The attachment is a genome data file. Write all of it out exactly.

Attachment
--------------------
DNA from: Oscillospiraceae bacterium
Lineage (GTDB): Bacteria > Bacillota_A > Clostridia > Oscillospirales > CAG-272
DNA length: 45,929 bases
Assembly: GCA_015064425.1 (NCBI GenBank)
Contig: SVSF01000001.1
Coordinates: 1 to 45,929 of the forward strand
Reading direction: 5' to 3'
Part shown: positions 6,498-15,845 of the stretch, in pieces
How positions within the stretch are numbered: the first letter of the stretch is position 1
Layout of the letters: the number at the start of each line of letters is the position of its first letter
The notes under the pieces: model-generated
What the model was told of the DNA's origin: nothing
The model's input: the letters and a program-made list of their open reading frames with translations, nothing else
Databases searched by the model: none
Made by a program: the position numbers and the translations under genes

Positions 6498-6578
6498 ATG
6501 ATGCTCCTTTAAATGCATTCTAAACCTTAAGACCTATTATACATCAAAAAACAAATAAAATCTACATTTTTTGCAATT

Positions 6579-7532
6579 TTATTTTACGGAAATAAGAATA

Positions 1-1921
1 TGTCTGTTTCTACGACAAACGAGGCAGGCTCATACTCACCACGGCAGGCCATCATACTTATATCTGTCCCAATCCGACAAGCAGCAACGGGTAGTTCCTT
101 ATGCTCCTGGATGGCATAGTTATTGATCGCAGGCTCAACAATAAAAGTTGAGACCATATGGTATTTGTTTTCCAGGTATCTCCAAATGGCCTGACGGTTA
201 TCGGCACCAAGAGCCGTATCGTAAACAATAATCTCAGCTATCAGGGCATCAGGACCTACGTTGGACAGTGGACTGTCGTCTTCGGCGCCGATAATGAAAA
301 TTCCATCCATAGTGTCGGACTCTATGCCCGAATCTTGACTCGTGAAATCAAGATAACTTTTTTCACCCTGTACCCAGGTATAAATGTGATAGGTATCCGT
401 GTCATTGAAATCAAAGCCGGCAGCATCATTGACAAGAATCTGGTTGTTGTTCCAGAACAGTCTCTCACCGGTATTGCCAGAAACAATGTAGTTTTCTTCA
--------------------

DNA from: Oscillospiraceae bacterium
Lineage (GTDB): Bacteria > Bacillota_A > Clostridia > Oscillospirales > CAG-272
DNA length: 45,929 bases
Assembly: GCA_015064425.1 (NCBI GenBank)
Contig: SVSF01000001.1
Coordinates: 1 to 45,929 of the forward strand
Reading direction: 5' to 3'
Part shown: positions 6,498-15,845 of the stretch, in pieces
How positions within the stretch are numbered: the first letter of the stretch is position 1
Layout of the letters: the number at the start of each line of letters is the position of its first letter
The notes under the pieces: model-generated
What the model was told of the DNA's origin: nothing
The model's input: the letters and a program-made list of their open reading frames with translations, nothing else
Databases searched by the model: none
Made by a program: the position numbers and the translations under genes

Positions 6498-6578
6498 ATG
6501 ATGCTCCTTTAAATGCATTCTAAACCTTAAGACCTATTATACATCAAAAAACAAATAAAATCTACATTTTTTGCAATT

Positions 6579-7532
6579 TTATTTTACGGAAATAAGAATA

Positions 1-1921
1 TGTCTGTTTCTACGACAAACGAGGCAGGCTCATACTCACCACGGCAGGCCATCATACTTATATCTGTCCCAATCCGACAAGCAGCAACGGGTAGTTCCTT
101 ATGCTCCTGGATGGCATAGTTATTGATCGCAGGCTCAACAATAAAAGTTGAGACCATATGGTATTTGTTTTCCAGGTATCTCCAAATGGCCTGACGGTTA
201 TCGGCACCAAGAGCCGTATCGTAAACAATAATCTCAGCTATCAGGGCATCAGGACCTACGTTGGACAGTGGACTGTCGTCTTCGGCGCCGATAATGAAAA
301 TTCCATCCATAGTGTCGGACTCTATGCCCGAATCTTGACTCGTGAAATCAAGATAACTTTTTTCACCCTGTACCCAGGTATAAATGTGATAGGTATCCGT
401 GTCATTGAAATCAAAGCCGGCAGCATCATTGACAAGAATCTGGTTGTTGTTCCAGAACAGTCTCTCACCGGTATTGCCAGAAACAATGTAGTTTTCTTCA